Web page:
He took them down the wide hallways and by secret unmarked “hideaway” offices, where politicians take care of the people’s business behind closed doors. As they approached the Capitol Rotunda, a tallish man in a blue suit popped out of one of the private enclaves.
Bush: “Nelson, how in the hell are you, buddy?” (much hand-shaking and back-slapping on the part of the Veep)
M: “Mr. Vice President, I took some time off today to show these good folks from Wisconsin around. Meet Don and Norma, from Chippewa Falls.”
Bush (acting like meeting these two was the sweetest deal ever in his jam-packed day): “Really? I knew a gunner in the Navy from that part of Wisconsin. Did my service during Dubya-Dubya 2.” (as if everyone and their cousin didn’t already know that H.W. had enlisted at age 18 and flew bombing runs in the Pacific. He engaged the enemy during one run in 1944 and was shot down. He received the Distinguished Flying Cross for his heroism).
M: “Mr. Vice President, Don here was in the Navy, too. Stationed at the Naval Air Station up in Northwest D.C.”
And so the Vice President of the United States traded war stories with two citizens who were so googly eyed by the end of their 30-minute encounter that touring the rest of the Capitol complex seemed like small change after that. In other words, day made. Every time I see Don, he starts off the encounter by repeating the story of meeting up with his good friend George H.W. Bush.
Bob Woodward: Worked with him for a while in D.C. Taught his seminal treatise on Watergate, All the President’s Men, to high school English students for a couple of decades, too. And you probably already know this, but Woodward looks nothing like Robert Redford, either then or now.
Dan Rather: Met him twice. Once as a journalism newby at the University of Missouri School of Journalism. Again about three or four years later at a journo awards banquet (Moker was picking up the bling, not me) in Austin. The man is quiet, but charming.
Sarah Weddington: All I can say is that Roe v. Wade was a Dallas case, and I followed it closely when I was in high school. I was beyond excited to work for the attorney who argued the case before the Supreme Court. And I can truthfully say that while Dan Rather is a modest Texan, Ms. Weddington is not.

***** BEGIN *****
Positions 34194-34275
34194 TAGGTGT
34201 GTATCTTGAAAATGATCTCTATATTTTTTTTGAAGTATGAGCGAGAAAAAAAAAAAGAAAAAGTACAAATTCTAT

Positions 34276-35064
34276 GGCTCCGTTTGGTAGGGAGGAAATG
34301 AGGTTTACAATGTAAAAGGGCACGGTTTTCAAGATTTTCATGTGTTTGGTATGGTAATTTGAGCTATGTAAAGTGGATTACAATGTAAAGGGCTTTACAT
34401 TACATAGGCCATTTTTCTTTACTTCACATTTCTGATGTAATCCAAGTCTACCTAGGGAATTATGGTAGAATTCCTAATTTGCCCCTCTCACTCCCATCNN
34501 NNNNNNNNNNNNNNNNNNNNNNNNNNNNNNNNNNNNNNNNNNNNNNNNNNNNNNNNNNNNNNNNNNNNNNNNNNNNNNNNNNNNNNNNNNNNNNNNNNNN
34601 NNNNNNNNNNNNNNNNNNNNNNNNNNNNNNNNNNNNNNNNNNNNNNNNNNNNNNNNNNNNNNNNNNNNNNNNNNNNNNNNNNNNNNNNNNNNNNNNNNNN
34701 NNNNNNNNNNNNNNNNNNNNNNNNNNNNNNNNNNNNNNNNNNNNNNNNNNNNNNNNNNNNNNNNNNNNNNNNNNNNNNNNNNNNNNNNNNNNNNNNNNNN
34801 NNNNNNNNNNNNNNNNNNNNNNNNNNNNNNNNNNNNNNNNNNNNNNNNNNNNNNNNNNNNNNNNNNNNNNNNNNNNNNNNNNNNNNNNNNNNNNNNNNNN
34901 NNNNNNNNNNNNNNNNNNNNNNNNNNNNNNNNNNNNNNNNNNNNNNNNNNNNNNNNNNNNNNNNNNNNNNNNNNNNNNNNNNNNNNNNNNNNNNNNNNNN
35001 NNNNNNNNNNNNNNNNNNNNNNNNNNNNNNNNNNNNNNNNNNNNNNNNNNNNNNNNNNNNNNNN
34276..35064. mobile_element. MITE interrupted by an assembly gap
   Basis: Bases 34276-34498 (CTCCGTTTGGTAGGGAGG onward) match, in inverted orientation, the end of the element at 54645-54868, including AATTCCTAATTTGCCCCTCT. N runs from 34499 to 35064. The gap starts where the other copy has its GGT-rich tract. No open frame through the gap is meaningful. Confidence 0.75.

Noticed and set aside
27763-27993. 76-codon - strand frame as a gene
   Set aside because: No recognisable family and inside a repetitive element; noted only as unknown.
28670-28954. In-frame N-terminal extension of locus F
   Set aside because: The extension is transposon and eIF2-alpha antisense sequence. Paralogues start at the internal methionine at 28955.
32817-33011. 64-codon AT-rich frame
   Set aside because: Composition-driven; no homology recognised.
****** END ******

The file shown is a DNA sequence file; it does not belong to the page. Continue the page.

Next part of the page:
Dr. Dean Ornish: Dr. Ornish is known as the “Beverly Hills Doctor,” or something like that. He’s a cardiologist who likes to prescribe lifestyle changes to treat heart disease, and has several famous clients, including former President Bill Clinton. I went to high school with Dean. He helped me with my math homework — more than once.
Stone Phillips: I went to St. Petersburg, Florida, with Stone and his sister (they’re from St. Louis — we picked them up on our way through) and about 10 of my friends one college Spring Break, long, long ago. I hadn’t met the Phillipses before, but they were companionable beach-trippers. He was the only boy in a one-bedroom rental near the beach. He was 19 and I was 20 — both of us college juniors. We ate a lot of Mickey D’s that week, drank a few beers (yes, legally — at that time, the drinking age in Florida was 18), and stayed out in the sun far too long. The only thing I remember about the former 20/20 and Dateline anchor is that he never burned — and was a complete gentleman. And, BTDubs, a complete hunk.
April 6, 2020
Posted this ahead of what would have been Dr. Angelou’s 92nd birthday. She died in 2014, about a month after her 86th birthday, and right in the middle of our AP English Language unit on I Know Why the Caged Bird Sings. I miss Dr. Angelou every day, and I miss unlocking the meaning of her pointed words for the suburban high-schoolers who once were in my care.
Dr. Angelou taught us that we couldn’t control everything. She also is famous for saying, “I’ve learned that people will forget what you said, people will forget what you did, but people will never forget how you made them feel.” I took that lesson to heart the first time I read Dr. Angelou’s Caged Bird, and try to live by that maxim.
She was a poet, a singer, an actress, a dancer, a lecturer, a professor, a playwright, a memoirist, a civil rights activist and a screenwriter. She wrote and delivered President Bill Clinton’s inaugural poem and received the Presidential Medal of Freedom from President Barack Obama. She won five Grammys for her spoken works. Who else but a woman with the fullest of lives could write seven memoirs? The strength of her words is helping me work through this American Covid Calamity.
April 10, 2020
Found a new graphics program, and guess I thought I was being artsy when I uncovered this old Windsor chair, which had been destined for the dump. Long story short, I’m sitting on that self-same chair even as I write this essay in my second-floor hideaway overlooking Southeast CLT. And Moker and I are empty-nesters now. So technically, I am a Mom; and yes, I stay at home. We do have a four bedroom house, but two of those rooms are offices (his and hers), but we have no plans to welcome anyone to our guest bedroom any time soon. That’s the cat’s “office”, where she stretches out on the comfy bed every afternoon. I’m not sure she knows what the ’Rona is, but she’s figured out that quarantine means more quality time with Mom.